Saturday, November 27, 2010

"Pandemic and Celeste"

Among other questions, Terry had asked at the previous meeting, during the discussion of Jaime Gil de Biedma's poems in Persistent Voices, what the title of "Pandemic and Celeste" referred to. Here's translator James Nolan's note about "Pandemic and Celeste" from Longing, the book of Gil de Biedma's selected poems that he translated and edited for City Lights Books in 1993:

Pandemic and Celeste: (a) The title refers to the two Aphrodites mentioned in the Symposium, symbolizing promiscuous and monogamous love. (b) Catullus, in poem VII, considers Lesbia's question: "You ask how many of your kisses, Lesbia, would be enough for me?" The answer is quoted here in the epigraph: "As numerous as the sands of Libya...or a the stars, when night is quiet, which contemplate the furtive loves of men." (c) The first stanza quotes from Baudelaire's "To the Reader": "my likeness--my brother." (d) "The poet" of the third stanza is John Donne, paraphrased from "The Ecstasy." (e) The fourth stanza quotes from Mallarme's "The Afternoon of a Fawn": "of the languor poorly savored between two people." (f) In English, it is impossible to keep the ambiguous gender of the su referring to the lover in the final stanzas. The choice should clearly be "his," although in Gil de Biedma's love poetry the homoeroticism is never explicit.

Thursday, November 25, 2010


got a wiki (in case anyone is interested)

Wednesday, November 17, 2010

Bookmen DC Group on Facebook

After consulting with some other members, I have made the Bookmen DC Facebook group an Open Group.  Anyone can join and invite others to join. Group info and content can be viewed by anyone and may be indexed by search engines.

Wednesday, November 3, 2010

Walking in London

The dissertation I mentioned this evening is Walking in London: The Fiction of Neil Bartlett, Sarah Waters, and Alan Hollinghurst: Writing missing voices of sexuality, class, and gender back into history through reimagining the city by Julie Cleminson, Brunel University thesis, 2009.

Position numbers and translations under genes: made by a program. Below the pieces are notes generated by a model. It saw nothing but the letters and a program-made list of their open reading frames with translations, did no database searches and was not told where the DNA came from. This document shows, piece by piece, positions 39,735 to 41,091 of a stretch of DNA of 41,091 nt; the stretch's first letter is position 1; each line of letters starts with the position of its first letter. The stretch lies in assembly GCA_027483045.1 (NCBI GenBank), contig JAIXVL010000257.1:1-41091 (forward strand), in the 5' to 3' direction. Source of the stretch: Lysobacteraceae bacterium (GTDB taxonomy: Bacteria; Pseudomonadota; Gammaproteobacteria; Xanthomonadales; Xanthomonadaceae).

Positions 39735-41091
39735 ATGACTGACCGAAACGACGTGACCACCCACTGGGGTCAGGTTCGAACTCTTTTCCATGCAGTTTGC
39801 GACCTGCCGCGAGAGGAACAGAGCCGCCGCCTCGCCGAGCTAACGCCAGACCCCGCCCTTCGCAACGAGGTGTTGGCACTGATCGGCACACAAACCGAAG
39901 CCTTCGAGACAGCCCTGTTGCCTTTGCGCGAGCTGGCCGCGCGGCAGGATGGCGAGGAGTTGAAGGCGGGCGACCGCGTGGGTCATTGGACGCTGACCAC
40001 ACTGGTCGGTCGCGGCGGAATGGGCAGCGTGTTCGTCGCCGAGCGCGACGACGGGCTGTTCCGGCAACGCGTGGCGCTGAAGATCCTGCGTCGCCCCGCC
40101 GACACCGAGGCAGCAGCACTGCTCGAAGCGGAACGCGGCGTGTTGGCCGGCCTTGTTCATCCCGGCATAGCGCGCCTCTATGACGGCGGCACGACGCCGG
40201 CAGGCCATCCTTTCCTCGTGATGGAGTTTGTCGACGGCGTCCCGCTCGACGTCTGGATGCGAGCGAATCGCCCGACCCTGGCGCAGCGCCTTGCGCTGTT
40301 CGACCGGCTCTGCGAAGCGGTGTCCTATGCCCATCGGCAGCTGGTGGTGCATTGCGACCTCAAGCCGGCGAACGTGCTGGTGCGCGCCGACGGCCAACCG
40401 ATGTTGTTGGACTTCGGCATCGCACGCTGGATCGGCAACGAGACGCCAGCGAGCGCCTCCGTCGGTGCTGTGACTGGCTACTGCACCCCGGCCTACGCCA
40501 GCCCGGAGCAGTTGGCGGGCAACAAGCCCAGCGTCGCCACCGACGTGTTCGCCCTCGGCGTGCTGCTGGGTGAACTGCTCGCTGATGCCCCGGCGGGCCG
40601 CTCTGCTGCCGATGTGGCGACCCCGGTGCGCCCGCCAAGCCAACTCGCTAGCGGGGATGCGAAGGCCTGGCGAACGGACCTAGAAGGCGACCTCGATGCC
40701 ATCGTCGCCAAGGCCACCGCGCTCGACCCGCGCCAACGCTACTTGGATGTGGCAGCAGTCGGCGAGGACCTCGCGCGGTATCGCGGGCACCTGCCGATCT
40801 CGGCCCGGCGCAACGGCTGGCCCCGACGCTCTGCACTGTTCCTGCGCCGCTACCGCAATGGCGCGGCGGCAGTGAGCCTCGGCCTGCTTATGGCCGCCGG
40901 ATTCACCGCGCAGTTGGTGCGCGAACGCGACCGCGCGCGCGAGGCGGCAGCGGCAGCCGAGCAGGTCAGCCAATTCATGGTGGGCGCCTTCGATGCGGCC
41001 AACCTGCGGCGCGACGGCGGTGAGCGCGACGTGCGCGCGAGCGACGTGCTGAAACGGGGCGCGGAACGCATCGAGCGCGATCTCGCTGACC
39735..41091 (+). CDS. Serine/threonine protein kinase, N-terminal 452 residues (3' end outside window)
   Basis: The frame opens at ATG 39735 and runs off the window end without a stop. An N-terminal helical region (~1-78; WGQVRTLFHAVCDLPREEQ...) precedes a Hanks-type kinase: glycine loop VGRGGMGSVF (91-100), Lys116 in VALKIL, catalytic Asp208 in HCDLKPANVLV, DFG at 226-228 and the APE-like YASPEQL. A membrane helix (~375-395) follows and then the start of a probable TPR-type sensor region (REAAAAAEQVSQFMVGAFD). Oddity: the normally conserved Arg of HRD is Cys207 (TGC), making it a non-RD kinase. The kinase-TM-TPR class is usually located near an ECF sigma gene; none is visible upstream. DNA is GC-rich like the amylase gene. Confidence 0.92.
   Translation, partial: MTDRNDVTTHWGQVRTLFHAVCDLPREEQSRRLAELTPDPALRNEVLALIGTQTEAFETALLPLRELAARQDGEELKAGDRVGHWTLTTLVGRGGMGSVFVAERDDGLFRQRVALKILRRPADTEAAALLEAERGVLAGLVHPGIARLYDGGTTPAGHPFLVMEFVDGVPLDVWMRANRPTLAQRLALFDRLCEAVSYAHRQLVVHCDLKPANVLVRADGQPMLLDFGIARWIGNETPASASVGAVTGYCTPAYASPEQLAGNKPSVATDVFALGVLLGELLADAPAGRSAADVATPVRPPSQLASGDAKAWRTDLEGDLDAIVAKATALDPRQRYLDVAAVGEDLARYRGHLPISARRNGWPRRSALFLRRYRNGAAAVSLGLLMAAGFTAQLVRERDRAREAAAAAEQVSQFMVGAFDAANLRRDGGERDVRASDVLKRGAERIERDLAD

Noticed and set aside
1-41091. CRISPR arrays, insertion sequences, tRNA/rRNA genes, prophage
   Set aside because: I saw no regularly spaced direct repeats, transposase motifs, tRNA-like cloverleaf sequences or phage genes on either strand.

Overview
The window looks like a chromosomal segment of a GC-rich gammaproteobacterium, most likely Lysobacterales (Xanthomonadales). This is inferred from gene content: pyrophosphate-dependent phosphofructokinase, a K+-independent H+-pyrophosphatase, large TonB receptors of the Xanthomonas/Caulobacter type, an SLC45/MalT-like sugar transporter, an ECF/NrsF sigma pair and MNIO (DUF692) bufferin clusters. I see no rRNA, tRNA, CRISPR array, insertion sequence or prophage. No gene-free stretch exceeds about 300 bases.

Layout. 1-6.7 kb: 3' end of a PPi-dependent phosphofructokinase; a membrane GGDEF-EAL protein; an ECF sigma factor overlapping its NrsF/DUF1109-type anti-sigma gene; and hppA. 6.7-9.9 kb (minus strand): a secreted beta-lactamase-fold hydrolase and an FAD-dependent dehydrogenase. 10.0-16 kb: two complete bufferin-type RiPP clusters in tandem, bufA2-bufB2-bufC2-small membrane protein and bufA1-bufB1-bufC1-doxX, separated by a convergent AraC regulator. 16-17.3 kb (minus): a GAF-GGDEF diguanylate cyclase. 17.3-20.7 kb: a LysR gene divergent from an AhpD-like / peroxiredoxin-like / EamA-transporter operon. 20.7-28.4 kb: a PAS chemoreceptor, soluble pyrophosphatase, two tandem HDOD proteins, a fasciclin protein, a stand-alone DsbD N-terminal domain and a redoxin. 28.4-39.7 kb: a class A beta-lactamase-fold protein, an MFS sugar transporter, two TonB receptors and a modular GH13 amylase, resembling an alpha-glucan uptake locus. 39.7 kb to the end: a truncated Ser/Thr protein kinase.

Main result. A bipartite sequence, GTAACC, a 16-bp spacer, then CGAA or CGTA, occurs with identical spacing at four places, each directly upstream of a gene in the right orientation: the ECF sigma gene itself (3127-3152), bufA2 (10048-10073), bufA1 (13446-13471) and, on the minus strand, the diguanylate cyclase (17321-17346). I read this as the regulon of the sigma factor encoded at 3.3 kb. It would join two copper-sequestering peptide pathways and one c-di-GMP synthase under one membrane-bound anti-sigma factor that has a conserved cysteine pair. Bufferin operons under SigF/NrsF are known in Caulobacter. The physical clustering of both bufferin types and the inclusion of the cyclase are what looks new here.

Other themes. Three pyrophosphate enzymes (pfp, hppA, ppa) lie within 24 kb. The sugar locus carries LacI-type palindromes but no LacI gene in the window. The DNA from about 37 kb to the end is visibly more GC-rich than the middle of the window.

The chapter on "Ready to Catch Him Should He Fall" has some very pertinent comments on some of the themes we discussed, including references to the Colony Club, London, featuring someone somewhat resembling Mother.

Sarah Waters sounds interesting. An article of hers—"A Girton Girl on a Throne: Queen Christina and Versions of Lesbianism, 1906-1933"—appeared in the Spring, 1994 issue of Feminist Review. The abstract reads

The extraordinary life of Christina Vasa, the seventeenth-century cross-dressing Queen of Sweden who resigned her crown, her country and her faith, has intrigued and inspired biographers and historians for three hundred years. In the nineteenth century, and in the early part of this one, biographies of Christina, offering a vast range of interpretations of her puzzling career, proliferated.

Monday, November 1, 2010

"All of Me"

I wonder what Mother (Madame/Madam) sounded like when she sang this song. Ruth Etting was the first to record it and has a recording of her singing it (probably the original). When it comes to the song itself, I find I prefer the original. In general, as well. No matter how marvelous, otherwise, it's like seeing a pearl instead of a grain of sand.

And here, for what it's worth, are the lyrics:

You took my kisses and you took my love
You taught me how to care
Am I to be just a remnant of a one-sided love affair

All you took I gladly gave
There's nothing left for me to save

All of me
Why not take all of me
Can't you see
I'm no good without you
Take my lips
I want to lose them
Take my arms
I'll never use them
Your goodbye left me with eyes that cry
How can I go on dear without you
You took the part that once was my heart
So why not take all of me